Christian Candy tells high court: ‘I don’t deal with shady people’

Juliette Garside
Christian Candy arrives at the high court on Friday to give evidence in a claim for damages brought by Mark Holyoake. Photograph: Carl Court/Getty Images

Property tycoon Christian Candy has rejected allegations that he intimidated a business associate by threatening to hire a debt collector, telling the high court: “I don’t deal with shady people.”

The billionaire was giving evidence for a third day in a £132m claim for damages brought by the entrepreneur Mark Holyoake, who alleges Candy and his brother used threats and blackmail to extort repayments totalling £37m on a £12m loan. The brothers deny any wrongdoing.

Under questioning by Holyoake’s barrister, Candy confirmed multiple dealings between his property business and a controversial firm of private detectives which has been investigated by Scotland Yard as part of an inquiry into the suspected corruption of Metropolitan police officers.

Holyoake alleges that in 2012 he was threatened during a phone call with Christian’s brother, Nick Candy. Holyoake claims Nick said his brother would sell the loan to Russian debt collectors who “would not think twice” about “seriously fucking hurting you”. Armed guards have been hired to patrol the Holyoake family home in Ibiza, and his wife, Emma Holyoake, has told the court she fears for her husband’s life.

“This was a concerted attempt to put the fear of God into Mark Holyoake,” said Roger Stewart QC. Christian Candy confirmed the call to Holyoake had taken place, with his lawyers listening in, and that reference had been made to a debt collector. But he denied making threats.

“We are not talking about some hoodie with a baseball bat,” he said. “This is a £12m loan. You don’t go and recover that with some gangster ... Am I really really going to start threatening people with Russians? It’s just wrong. Fundamentally wrong. That’s not my modus operandi.”

Stewart sought to highlight a close relationship between Candy and RISC Management, a detective agency founded by a lawyer who acted for the Russian oligarch Boris Berezovsky.

Candy told the court he had hired RISC to carry out background checks on all those wishing to purchase the 80-odd apartments at his flagship One Hyde Park development in the exclusive Knightsbridge district of London. Multimillion-pound penthouses in the four blocks, secured by iris scanners, bulletproof glass and British special forces trained guards, were acquired by Gulf royalty and business people from Ukraine, Nigeria and Kazakhstan.

Cliff Knuckey and another investigator at RISC were arrested on suspicion of police bribery in 2012, but all charges were later dropped. The firm was the subject of an inquiry by Scotland Yard over its alleged contact with officers serving in the elite economic crimes division, SCD6, according to documents leaked last year. The results of the inquiry have never been published: the Met said it never publishes such reports unless they result in criminal prosecutions or gross misconduct hearings, neither of which happened here.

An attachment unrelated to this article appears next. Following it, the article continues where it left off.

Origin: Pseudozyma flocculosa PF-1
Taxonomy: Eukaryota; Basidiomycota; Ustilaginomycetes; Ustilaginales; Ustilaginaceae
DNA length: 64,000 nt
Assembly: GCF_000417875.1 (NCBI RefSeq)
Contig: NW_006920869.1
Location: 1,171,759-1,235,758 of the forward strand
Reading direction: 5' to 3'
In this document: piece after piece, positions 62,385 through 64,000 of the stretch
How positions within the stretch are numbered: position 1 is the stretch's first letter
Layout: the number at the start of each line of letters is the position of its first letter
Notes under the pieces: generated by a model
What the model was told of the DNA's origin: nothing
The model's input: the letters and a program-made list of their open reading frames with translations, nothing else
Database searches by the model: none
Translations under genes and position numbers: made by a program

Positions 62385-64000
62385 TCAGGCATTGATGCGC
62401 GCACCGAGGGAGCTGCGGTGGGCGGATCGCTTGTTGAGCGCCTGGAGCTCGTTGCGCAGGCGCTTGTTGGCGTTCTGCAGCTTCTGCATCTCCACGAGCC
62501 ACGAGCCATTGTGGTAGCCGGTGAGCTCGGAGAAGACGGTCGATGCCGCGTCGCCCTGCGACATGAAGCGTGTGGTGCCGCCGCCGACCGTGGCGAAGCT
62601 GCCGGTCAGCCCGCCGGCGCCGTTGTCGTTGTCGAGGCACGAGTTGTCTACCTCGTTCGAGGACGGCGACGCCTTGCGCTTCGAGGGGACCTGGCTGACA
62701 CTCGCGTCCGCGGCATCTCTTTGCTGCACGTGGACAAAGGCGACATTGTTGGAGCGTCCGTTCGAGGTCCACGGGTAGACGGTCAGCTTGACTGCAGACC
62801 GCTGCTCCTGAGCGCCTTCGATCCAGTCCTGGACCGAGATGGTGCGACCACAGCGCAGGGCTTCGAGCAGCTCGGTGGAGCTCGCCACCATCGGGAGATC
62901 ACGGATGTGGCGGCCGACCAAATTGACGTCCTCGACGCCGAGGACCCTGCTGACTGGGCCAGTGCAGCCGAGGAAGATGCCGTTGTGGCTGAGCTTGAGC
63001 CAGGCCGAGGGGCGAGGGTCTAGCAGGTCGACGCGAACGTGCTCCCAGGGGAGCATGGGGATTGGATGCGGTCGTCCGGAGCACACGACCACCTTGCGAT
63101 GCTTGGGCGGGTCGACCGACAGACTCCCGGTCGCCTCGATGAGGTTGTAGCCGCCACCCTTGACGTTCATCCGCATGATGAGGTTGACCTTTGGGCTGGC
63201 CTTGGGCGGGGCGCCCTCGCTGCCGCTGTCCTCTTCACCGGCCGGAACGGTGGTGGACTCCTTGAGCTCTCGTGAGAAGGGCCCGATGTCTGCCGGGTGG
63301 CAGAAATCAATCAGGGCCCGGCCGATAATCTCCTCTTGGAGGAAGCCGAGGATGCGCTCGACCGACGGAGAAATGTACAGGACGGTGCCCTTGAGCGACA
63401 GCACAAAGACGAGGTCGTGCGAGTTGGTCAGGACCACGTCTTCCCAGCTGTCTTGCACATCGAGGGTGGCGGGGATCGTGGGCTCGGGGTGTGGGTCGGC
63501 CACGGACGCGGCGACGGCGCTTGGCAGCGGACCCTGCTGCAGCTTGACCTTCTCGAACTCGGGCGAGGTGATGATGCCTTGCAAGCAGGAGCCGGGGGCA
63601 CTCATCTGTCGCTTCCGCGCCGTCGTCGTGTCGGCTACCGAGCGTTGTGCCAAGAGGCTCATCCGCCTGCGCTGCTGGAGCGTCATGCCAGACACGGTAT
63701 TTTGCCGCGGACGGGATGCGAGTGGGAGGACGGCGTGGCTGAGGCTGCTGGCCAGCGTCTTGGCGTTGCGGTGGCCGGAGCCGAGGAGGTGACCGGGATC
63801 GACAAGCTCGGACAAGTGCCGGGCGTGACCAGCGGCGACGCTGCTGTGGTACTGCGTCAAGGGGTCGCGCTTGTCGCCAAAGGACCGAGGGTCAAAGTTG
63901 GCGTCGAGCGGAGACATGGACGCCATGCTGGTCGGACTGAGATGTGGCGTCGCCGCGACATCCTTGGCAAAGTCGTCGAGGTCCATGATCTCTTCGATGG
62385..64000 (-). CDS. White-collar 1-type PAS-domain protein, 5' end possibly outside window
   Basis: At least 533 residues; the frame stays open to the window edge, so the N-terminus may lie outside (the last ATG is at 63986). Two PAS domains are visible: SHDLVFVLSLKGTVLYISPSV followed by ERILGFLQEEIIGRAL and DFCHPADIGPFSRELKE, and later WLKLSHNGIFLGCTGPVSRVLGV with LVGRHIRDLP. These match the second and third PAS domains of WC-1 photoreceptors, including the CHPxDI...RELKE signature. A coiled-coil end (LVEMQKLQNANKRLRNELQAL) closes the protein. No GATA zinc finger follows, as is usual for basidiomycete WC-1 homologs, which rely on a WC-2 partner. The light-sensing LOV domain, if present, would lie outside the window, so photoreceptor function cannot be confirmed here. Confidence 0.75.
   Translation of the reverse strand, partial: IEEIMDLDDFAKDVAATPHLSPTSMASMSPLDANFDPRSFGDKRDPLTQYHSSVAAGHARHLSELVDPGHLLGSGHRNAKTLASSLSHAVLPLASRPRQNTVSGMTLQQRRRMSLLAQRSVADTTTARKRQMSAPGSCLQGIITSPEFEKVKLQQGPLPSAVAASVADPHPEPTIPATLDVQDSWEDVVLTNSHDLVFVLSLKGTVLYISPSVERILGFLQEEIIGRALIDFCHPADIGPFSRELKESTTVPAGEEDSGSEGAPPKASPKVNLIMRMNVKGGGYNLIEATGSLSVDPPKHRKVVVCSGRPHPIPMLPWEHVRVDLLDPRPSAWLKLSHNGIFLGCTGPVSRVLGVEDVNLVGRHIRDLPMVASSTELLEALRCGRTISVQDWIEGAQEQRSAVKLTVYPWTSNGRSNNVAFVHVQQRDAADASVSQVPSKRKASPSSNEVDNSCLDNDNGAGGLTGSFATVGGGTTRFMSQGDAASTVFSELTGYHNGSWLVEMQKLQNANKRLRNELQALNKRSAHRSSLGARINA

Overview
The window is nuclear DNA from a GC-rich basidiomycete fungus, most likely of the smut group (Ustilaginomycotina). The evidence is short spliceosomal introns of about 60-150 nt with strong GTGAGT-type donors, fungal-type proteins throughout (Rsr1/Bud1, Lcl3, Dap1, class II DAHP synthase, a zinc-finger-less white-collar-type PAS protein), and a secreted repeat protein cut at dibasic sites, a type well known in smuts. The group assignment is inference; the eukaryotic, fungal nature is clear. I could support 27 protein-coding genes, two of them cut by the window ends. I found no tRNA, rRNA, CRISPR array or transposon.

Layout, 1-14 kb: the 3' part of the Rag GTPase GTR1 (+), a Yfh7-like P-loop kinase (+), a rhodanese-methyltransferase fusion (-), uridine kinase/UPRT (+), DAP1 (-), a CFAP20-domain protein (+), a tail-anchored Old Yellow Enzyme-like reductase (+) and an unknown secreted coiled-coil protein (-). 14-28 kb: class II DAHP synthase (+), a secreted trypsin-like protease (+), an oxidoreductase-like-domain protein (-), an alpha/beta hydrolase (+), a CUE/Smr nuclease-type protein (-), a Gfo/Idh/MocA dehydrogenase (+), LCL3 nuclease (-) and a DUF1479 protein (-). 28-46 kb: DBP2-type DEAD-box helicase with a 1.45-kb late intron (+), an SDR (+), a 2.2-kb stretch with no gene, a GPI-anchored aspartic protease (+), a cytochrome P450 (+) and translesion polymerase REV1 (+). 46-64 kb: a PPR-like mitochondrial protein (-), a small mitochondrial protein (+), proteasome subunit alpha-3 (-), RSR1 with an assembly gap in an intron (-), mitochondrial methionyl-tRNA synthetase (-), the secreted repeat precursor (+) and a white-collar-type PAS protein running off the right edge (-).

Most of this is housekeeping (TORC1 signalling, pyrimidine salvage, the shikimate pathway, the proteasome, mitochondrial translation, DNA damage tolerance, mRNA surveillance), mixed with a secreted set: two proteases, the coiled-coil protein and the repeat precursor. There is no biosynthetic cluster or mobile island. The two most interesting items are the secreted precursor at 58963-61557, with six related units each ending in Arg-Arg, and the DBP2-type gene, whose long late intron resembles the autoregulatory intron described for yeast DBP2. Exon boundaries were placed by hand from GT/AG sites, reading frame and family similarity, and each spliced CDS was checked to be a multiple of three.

RISC, which went into liquidation in 2014, was alleged to have acted like “an organised crime network”, with the leaked documents and evidence circulated to MPs suggesting multiple payments and phone calls to officers at the Met. Knuckey and the firm have always denied any wrongdoing.

Candy said: “I believe, throughout One Hyde Park, we used RISC or whether it was Cliff Knuckey to do KYC [know your customer, a term used for checks on identity and source of wealth] on every single buyer. So there was a period in my life when we were doing those developments where I would use either RISC or Mr Knuckey.”

He said he had also approached Knuckey, who worked on Scotland Yard’s money laundering investigation team, for advice about debt collectors. “Mr Knuckey was ex-head of anti money laundering at the Met,” said Candy. “This is cross-border debt recovery. I don’t ask him to do it. I ask him if he knows anyone ... it doesn’t go anywhere.”

Stewart pointed to the firm’s colourful history. Its founder, Stephen Curtis, a lawyer who specialised in acting for Russians who had fallen out with Vladimir Putin, the Russian president, was killed in a helicopter crash in 2004. Among its clients were the former Nigerian senator James Ibori, under investigation by SCD6 and eventually imprisoned for embezzlement.

Berezovsky, who fell out with Putin and was found dead at his Berkshire home in 2013, was a client. The murdered spy Alexander Litvinenko visited the firm’s offices just before his death, leaving traces of the deadly polonium poison which killed him.

Holyoake’s claim points out that a key Candy adviser, the tax expert Steven Smith, was a director of RISC Management. Companies House filings show he was on the board from its year of incorporation until May 2013. Smith is head of corporate finance at Candy’s property development company, CPC Group.

Candy confirmed that Knuckey had been asked to carry out a criminal record check on Holyoake and an associate. He told the court: “My brother thought Mr Holyoake had spent a period of time in prison and wanted to find out about it. And we asked Mr Knuckey to do that, and he was the one who did it.”

The check found no crime records for Holyoake or his associate. The case continues.

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